“Canada could be leading the fight against climate change, but instead we have become an international embarrassment. Beyond just muzzling our scientists, last week it was revealed that the government is muzzling weather forecasters at Environment Canada by not allowing them to even discuss climate change in public. Conservatives have systematically undermined scientific freedoms, defunded basic research capacity, dismantled the National Research Council and gutted environmental assessment.

“They think that if we don’t talk about climate change, and if we don’t measure the effects, that it will go away. Canadians know better. They know climate change is happening and that Conservative climate change denial will not help Canada transition to renewable energies. That is why New Democrats are working to legislate science-based emissions targets. We have a plan to transition to a lower carbon economy that includes smart investment in Canada’s clean energy sector and developing our natural resources more sustainably. It’s time to take action on climate change!”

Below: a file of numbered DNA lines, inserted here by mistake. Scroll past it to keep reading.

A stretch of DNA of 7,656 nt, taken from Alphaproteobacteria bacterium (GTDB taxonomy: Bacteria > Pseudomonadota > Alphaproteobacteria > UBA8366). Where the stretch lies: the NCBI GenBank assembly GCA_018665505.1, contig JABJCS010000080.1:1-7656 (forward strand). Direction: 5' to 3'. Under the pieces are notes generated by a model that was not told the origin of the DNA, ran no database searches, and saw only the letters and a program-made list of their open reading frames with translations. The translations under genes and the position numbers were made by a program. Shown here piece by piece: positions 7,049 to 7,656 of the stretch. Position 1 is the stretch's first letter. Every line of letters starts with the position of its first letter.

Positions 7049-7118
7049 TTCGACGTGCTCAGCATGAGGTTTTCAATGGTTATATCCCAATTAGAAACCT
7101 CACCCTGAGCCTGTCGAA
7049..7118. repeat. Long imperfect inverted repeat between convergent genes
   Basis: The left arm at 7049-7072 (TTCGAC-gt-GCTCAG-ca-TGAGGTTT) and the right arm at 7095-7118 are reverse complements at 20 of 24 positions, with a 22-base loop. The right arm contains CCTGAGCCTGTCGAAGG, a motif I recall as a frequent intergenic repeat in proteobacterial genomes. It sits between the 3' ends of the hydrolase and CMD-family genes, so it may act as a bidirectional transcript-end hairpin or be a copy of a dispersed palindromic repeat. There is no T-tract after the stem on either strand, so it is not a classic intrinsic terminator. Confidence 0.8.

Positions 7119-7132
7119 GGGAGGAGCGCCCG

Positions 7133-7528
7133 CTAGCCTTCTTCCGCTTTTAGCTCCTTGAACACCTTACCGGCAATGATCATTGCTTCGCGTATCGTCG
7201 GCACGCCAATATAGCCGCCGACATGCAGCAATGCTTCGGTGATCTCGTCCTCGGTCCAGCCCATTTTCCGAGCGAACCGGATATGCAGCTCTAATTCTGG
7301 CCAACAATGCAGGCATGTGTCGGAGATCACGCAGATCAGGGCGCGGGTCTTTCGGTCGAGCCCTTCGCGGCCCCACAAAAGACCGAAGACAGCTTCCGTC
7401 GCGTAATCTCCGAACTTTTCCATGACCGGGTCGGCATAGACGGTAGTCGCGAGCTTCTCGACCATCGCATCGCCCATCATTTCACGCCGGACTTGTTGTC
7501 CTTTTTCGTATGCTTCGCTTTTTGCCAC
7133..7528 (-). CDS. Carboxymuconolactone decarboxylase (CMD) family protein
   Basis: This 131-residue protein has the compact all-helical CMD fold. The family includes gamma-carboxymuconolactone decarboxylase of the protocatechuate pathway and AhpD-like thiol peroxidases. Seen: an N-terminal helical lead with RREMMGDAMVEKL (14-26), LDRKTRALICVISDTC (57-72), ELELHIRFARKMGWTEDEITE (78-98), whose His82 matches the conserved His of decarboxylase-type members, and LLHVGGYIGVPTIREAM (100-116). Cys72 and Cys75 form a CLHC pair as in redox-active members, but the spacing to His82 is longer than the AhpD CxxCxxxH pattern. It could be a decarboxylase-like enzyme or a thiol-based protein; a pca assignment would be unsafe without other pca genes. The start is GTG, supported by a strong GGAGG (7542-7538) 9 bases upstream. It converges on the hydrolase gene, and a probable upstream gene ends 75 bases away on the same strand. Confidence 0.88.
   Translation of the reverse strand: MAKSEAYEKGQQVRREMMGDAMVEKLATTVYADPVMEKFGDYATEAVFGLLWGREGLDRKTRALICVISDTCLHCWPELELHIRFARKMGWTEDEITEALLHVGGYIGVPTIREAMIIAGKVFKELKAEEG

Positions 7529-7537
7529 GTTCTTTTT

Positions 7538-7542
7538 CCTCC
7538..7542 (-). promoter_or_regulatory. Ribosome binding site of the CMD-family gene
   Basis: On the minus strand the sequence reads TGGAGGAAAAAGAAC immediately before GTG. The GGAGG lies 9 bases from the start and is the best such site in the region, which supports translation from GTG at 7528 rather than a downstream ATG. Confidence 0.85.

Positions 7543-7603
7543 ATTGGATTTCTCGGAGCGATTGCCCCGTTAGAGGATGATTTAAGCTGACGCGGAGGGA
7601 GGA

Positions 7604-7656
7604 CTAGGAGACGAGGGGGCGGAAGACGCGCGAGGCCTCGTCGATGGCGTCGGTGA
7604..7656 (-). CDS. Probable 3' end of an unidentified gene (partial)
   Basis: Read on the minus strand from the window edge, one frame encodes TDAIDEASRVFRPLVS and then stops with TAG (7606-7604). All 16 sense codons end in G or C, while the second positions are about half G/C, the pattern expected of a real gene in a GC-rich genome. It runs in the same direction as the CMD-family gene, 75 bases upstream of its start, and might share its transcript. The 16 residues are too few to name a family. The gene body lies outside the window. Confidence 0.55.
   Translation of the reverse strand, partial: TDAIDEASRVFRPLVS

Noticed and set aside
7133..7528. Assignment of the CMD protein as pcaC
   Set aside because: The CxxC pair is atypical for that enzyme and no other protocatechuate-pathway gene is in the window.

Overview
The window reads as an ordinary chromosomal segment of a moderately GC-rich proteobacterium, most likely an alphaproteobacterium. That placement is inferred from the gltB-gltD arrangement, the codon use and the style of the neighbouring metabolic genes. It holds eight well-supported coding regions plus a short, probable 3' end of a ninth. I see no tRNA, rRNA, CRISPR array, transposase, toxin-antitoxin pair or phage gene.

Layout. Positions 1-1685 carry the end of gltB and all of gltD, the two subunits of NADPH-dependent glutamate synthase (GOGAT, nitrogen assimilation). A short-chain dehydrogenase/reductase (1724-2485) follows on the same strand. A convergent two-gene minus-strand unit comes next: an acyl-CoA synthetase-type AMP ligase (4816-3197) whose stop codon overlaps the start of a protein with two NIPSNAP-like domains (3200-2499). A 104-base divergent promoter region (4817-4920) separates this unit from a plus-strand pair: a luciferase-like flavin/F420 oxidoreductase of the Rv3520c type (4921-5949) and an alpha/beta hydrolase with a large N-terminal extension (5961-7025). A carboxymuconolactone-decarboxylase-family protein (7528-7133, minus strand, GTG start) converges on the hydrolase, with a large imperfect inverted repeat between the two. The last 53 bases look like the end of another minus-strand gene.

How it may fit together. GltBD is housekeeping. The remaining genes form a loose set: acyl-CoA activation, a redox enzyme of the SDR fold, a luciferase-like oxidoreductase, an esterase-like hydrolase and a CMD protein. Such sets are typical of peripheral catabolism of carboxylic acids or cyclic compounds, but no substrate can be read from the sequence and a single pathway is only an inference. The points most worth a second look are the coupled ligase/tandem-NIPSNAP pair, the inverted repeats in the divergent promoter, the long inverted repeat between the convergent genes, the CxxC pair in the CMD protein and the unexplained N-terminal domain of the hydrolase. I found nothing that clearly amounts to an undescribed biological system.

Murray sent me a remarkable letter that really nailed the problem we’re facing — and also let me know that my art has been noticed in Ottawa — and is greatly appreciated (by some)!

Murray Rankin MP Letter to Franke James “Between the release of the Environment Commissioner’s report detailing the failure of the Conservative government to meet even its own modest emissions reductions targets and new research into the muzzling of scientists, for many of us it has been a week that reaffirmed our commitment to bring change to Parliament Hill.”

“Among the many who have felt the Harper government’s contempt for anyone committed to action on climate change, Franke James stands out for her indomitable energy and resolve, and for the creativity of her activism. Franke’s commitment to the environment, social justice and freedom of expression was only strengthened by the government’s shameful attempts to censor her. I was so happy to see her many years of work recognized this year by the BC Civil Liberties Association.